Navigating the ins and outs of insurance coverages can be confusing and time-consuming but always remember that after its all said and done you want to have the coverage in place that will protect you and your loved ones in the unfortunate event that you are involved in an incident where you need full protection.
Bodily Injury Coverage (BI)
Bodily Injury Coverage is the type of auto insurance coverage which protects you if you are the at-fault driver in an accident. It compensates the victims of your negligence for their injuries in the event the incident was significant enough to cause injury. This is considered one of the two most important coverages to have (the other being UM), and unfortunately, it is not required by law in the state of Florida.
The minimum BI coverage available is called a $10,0000/$20,000 BI policy, which means that any one person is afforded no more than $10,000 and collectively, all victims are afforded no more than $20,000. BI coverages range from $10,000/$20,000 to a million dollars and sometimes more. It is always recommended to carry at least some level of BI, and the more you carry, the more protected you are.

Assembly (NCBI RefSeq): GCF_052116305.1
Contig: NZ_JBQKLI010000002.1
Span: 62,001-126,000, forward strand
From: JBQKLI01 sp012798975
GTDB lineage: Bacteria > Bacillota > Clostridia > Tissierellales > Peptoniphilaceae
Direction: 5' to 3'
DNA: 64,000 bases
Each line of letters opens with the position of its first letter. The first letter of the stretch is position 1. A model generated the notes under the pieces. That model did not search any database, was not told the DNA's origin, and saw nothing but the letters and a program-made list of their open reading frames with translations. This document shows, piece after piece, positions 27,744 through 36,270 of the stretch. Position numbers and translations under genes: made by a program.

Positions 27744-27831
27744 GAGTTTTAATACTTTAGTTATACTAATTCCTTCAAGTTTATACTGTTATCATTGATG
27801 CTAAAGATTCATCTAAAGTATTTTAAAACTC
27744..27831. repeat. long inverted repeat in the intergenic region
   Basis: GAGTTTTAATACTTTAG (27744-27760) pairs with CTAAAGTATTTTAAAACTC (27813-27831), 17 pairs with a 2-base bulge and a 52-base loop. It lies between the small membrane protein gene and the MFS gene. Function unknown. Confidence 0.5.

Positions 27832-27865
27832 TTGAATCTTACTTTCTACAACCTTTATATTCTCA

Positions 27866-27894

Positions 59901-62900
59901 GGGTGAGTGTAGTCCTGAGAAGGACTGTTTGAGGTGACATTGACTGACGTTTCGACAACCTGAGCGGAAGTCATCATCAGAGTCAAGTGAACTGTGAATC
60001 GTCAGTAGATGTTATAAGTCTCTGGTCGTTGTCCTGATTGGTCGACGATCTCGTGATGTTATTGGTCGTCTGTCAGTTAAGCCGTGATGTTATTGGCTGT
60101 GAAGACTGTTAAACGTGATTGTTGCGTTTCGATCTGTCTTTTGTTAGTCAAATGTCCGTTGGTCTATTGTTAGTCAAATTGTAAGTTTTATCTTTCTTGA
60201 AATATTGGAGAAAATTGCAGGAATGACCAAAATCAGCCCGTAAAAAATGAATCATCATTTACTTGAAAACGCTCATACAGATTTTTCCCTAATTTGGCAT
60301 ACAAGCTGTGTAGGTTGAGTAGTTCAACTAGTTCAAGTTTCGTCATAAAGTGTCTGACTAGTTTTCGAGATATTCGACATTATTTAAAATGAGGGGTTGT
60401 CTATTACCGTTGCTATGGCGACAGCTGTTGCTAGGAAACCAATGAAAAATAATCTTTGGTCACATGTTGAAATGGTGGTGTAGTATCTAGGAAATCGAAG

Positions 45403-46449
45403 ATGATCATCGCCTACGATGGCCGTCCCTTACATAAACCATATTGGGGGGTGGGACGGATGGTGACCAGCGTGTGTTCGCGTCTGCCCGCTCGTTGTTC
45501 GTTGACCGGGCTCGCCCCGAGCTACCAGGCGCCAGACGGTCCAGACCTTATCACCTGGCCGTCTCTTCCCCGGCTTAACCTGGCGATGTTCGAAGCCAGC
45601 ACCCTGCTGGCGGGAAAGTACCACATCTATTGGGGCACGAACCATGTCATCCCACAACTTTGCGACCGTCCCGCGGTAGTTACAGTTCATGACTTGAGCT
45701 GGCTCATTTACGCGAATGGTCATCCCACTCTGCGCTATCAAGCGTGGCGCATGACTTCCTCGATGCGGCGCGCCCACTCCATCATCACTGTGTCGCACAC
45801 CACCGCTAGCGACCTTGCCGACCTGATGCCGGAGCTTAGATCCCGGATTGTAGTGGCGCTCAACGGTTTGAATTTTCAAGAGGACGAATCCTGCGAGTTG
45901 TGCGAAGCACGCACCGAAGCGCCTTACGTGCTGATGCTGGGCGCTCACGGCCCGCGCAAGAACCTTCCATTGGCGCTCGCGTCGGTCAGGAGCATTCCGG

Uninsured or Underinsured Motorist Coverage (UM or UIM)
UM, or UIM coverage is coverage purchased to cover you and your loved ones in the event that you are either involved in an incident with an at-fault driver that does not carry BI or does not carry enough BI in light of the injuries you have sustained.
Years ago, I had a wrongful death case where the victim was struck by an at-fault driver who ran a red light, struck my client, and he passed away at the scene. The at-fault driver only carried a $10,000/$20,000 BI policy, and the client’s surviving family members did not carry Underinsured Motorist Coverage (UIM). As a result, the only available compensation was the $10,000 coverage. This is an extreme case but clearly illustrates the importance of UM/UIM coverage and how it impacts cases with serious injury and low coverage.